Eight tips to keep from holiday over-indulging

Staff writerNovember 24, 2013 

On date nights, I’m convinced cooks and waiters at our favorite restaurants sigh and roll their eyes when they see my wife and me walk through the door.

Kristen is the world’s finickiest eater, and I’ve spent more than half my life making fun of her for this.

She uses her purse to smuggle in fat-free salad dressing.

She asks chefs to cook things that aren’t on the menu. She once sent a meal back three times because the cook kept forgetting to prepare it without butter.

“Aren’t you afraid the cook is wiping your turkey burger bun under his armpit before he sends it out?” I frequently ask.

She just shrugs and keeps eating secure in the fact that in the unlikely event this happens, armpit sweat certainly has far fewer calories than butter.

While I poke fun at her zealous approach to healthy eating, the truth is I’d probably be better off if I followed her lead.

Especially this time of year, the two months between Halloween and New Year’s Day that one local trainer calls “The Eating Season.”

“People get busier and start missing workouts and eating differently,” said Amanda Serven of Tacoma’s Trident Athletics.

In fact, when I asked Serven for ideas to survive The Eating Season with minimal impact, she started describing tips that sounded pretty familiar.

“So there’s this woman I know who brings her own fat-free salad dressing to restaurants and holiday parties,” I said. “Are you saying I should stop making fun of her?”

“Absolutely. That sounds like somebody who is very dedicated to her routine.”

Sticking to your healthy eating and exercise routine in the face of busy schedules and holiday feasts is an ideal way to look and feel better once the holidays pass.

So what if people poke fun at you for being a little different. Who wants to be normal if that means packing on a few extra pounds?

The average American gains one to two pounds during the holidays, according to several studies. Here are eight tips to make sure you’re not average:


Don’t wait until Jan. 1 to start working on your goal of being healthier.

Serven says Trident Athletics starts focusing on handling holiday eating habits on Nov. 1 each year with a program called Natural November.

This helps their clients get into a healthy eating and exercise routine before Thanksgiving and hopefully continue it through the holidays.

“People really see a positive a change,” Serven said. “... Start now.”


You don’t have to diagram a complicated exercise and eating program to find success over the holidays.

Serven says many of the members at Trident have found success starting with a simple goal such as giving up alcohol or just eating more greens.

“By doing this, you can start some great new habits during the holidays,” she said.


A standard Thanksgiving dinner is pretty nutritious as long as you don’t overeat. Turkey is a good source of protein and hopefully you’ll have the option of fresh fruits and vegetables.

Serven recommends eating protein first, followed by greens and saving starchy foods for last to fill up on healthier foods and potentially decrease your intake of the other foods.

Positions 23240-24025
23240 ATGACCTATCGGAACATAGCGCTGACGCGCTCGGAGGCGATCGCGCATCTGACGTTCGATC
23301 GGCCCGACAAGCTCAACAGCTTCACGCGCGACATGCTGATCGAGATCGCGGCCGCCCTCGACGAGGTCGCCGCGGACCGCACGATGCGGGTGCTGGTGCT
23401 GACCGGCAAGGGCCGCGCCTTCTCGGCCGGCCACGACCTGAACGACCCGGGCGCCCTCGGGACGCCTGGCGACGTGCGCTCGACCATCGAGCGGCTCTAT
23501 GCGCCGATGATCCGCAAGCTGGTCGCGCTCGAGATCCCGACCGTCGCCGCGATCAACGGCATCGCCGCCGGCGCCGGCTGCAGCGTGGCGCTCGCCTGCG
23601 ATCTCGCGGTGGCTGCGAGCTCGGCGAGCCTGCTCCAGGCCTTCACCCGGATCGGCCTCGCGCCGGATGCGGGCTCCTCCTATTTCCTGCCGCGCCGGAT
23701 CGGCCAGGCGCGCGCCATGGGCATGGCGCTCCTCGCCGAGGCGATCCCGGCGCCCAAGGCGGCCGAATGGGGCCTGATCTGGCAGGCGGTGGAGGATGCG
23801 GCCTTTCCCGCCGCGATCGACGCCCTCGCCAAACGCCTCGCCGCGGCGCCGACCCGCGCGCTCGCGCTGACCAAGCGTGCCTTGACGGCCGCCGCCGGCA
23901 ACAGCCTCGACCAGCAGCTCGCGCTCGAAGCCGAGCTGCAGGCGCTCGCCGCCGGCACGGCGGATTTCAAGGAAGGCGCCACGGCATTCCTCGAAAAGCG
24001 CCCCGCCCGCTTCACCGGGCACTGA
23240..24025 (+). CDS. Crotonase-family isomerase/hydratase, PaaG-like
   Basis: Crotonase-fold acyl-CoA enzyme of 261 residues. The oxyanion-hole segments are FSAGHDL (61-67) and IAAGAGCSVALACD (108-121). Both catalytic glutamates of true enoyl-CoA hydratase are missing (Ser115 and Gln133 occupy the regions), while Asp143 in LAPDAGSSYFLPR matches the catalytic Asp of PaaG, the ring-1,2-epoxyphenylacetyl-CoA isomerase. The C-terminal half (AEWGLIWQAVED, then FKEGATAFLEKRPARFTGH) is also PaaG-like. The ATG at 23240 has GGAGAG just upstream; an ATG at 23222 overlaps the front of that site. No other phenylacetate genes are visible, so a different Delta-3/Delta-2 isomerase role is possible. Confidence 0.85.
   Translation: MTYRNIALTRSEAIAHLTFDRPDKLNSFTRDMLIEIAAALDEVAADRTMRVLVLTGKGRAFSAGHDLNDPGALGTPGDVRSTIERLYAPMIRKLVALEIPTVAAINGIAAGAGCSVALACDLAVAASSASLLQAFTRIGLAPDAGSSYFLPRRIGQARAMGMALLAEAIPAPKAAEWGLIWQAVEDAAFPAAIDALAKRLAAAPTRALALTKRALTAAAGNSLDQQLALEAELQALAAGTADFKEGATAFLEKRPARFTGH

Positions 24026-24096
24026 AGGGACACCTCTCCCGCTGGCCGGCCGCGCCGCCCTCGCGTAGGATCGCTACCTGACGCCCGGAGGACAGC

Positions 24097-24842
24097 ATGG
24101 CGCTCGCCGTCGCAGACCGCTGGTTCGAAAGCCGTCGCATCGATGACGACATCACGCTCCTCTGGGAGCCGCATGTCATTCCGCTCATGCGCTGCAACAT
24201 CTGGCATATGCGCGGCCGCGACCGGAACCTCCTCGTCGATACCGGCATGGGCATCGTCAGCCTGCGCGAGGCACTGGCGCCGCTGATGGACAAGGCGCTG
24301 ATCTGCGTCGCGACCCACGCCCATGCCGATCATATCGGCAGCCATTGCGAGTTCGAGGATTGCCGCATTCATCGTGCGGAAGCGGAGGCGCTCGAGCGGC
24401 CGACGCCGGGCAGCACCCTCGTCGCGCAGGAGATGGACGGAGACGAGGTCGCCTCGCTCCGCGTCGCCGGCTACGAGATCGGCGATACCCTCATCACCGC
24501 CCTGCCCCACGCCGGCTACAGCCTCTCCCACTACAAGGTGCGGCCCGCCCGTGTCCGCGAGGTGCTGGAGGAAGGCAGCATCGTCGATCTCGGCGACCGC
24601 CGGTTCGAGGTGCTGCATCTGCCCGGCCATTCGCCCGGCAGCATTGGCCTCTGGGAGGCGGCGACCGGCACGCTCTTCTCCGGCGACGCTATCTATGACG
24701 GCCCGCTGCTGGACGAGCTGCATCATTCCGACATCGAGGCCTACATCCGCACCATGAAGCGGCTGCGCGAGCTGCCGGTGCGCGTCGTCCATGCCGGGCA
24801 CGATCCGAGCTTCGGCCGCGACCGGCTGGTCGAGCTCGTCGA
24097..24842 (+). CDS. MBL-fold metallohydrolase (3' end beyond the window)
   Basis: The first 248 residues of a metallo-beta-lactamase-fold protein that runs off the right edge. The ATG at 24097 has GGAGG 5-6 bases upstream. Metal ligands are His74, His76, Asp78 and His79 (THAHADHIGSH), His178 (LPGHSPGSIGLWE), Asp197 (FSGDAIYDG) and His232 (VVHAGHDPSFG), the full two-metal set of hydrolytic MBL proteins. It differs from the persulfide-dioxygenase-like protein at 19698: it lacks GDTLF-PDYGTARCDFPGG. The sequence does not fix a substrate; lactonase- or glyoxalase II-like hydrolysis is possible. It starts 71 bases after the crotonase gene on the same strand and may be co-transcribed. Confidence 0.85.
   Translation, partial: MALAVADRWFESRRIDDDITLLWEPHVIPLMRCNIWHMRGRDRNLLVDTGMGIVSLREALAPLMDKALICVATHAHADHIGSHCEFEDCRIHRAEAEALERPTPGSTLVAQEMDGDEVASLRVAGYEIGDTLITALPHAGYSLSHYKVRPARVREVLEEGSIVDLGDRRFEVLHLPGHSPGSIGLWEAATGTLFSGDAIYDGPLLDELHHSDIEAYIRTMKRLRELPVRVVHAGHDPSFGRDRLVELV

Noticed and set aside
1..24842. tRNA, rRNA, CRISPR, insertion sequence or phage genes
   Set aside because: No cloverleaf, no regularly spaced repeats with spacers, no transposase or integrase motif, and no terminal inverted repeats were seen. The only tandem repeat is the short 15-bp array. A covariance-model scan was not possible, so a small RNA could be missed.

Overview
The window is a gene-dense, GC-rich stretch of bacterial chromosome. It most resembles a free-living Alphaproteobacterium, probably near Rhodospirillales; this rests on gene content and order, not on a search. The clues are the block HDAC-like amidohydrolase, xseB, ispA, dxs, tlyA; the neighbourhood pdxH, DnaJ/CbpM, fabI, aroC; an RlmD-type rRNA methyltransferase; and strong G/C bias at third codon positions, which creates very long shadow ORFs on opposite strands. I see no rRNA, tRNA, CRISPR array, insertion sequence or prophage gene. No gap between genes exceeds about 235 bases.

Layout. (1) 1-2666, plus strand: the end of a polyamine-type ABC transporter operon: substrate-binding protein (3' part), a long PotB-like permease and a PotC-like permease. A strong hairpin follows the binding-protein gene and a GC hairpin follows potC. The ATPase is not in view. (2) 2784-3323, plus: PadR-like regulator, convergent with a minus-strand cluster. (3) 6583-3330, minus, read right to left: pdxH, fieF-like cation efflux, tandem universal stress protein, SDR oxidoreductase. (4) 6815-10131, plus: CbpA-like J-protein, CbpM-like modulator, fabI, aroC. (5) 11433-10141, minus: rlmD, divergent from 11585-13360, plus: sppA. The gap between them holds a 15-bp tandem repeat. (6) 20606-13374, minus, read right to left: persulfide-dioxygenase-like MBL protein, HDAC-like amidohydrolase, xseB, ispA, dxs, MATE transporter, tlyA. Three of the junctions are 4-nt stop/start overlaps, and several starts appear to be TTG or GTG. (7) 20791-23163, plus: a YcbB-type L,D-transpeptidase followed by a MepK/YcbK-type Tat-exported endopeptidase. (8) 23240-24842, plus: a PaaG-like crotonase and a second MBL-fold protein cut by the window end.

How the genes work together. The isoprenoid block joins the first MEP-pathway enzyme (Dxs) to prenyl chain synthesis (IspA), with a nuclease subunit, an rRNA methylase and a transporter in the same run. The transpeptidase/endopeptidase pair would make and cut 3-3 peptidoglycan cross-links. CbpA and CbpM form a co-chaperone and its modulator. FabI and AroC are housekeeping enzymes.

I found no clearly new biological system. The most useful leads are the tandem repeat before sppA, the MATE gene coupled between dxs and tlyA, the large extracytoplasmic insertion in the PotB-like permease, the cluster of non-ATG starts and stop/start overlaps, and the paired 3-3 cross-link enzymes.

The biggest holiday eating problem (other than eating too much), Serven says, is dessert.

A proponent of the Paleolithic diet, Serven recommends preparing traditional food in healthier ways.

One of her favorites: The Paleo pumpkin pie with homemade whip cream.

The popular paleo diet relies on foods such as fish, meat, eggs, veggies, nuts and fruit while avoiding grains, dairy, refined sugar and processed oils.

The paleo version of pumpkin pie can help you recover faster from Thanksgiving, Serven said.


Serven says she often hears stories about people who skip meals throughout the day with the intention of eating their entire daily allotment of calories at that evening’s holiday party.

This is a poor strategy, she says.

Inevitably, people still end up eating too much at the party because they feel so hungry when they arrive.

“It’s better to eat a little throughout the day,” Serven said.


Don’t mindlessly shovel hors d’oeuvres into your mouth while you’re chatting with friends. Pay attention to everything you eat, and if it helps, move the conversation away from the table.

And don’t feel obligated to eat anything just because it’s tradition.


Entering the holiday buffet line before doing a little reconnaissance can be a recipe for disaster. Scouting the buffet will give you an idea of what you want and what you can skip so you don’t emerge from the line with tower of food.

It also helps to take on the persona of a food snob at these parties. Pass on foods you can eat any times and only eat reasonable portions of foods you truly enjoy. And if it’s not as good as you expected or you start feeling full, be a little different and stop eating.


The only way to be sure there will be healthy options at your holiday party is to bring them yourself.

Many holiday parties are potluck affairs, so this is no problem. But even if they aren’t, arriving with a healthy dish or even purse loaded with salad dressings is definitely a forgivable offense.

Craig Hill: 253-307-5373

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